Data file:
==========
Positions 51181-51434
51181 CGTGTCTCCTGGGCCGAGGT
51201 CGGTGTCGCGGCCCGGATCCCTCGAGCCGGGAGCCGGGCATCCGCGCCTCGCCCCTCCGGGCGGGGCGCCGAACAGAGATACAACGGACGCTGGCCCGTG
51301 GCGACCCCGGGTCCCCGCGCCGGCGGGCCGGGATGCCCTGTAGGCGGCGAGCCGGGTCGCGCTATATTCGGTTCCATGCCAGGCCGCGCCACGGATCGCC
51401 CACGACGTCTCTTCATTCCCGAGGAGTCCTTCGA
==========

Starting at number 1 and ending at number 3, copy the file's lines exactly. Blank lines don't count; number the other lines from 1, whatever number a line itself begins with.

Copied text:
Positions 51181-51434
51181 CGTGTCTCCTGGGCCGAGGT
51201 CGGTGTCGCGGCCCGGATCCCTCGAGCCGGGAGCCGGGCATCCGCGCCTCGCCCCTCCGGGCGGGGCGCCGAACAGAGATACAACGGACGCTGGCCCGTG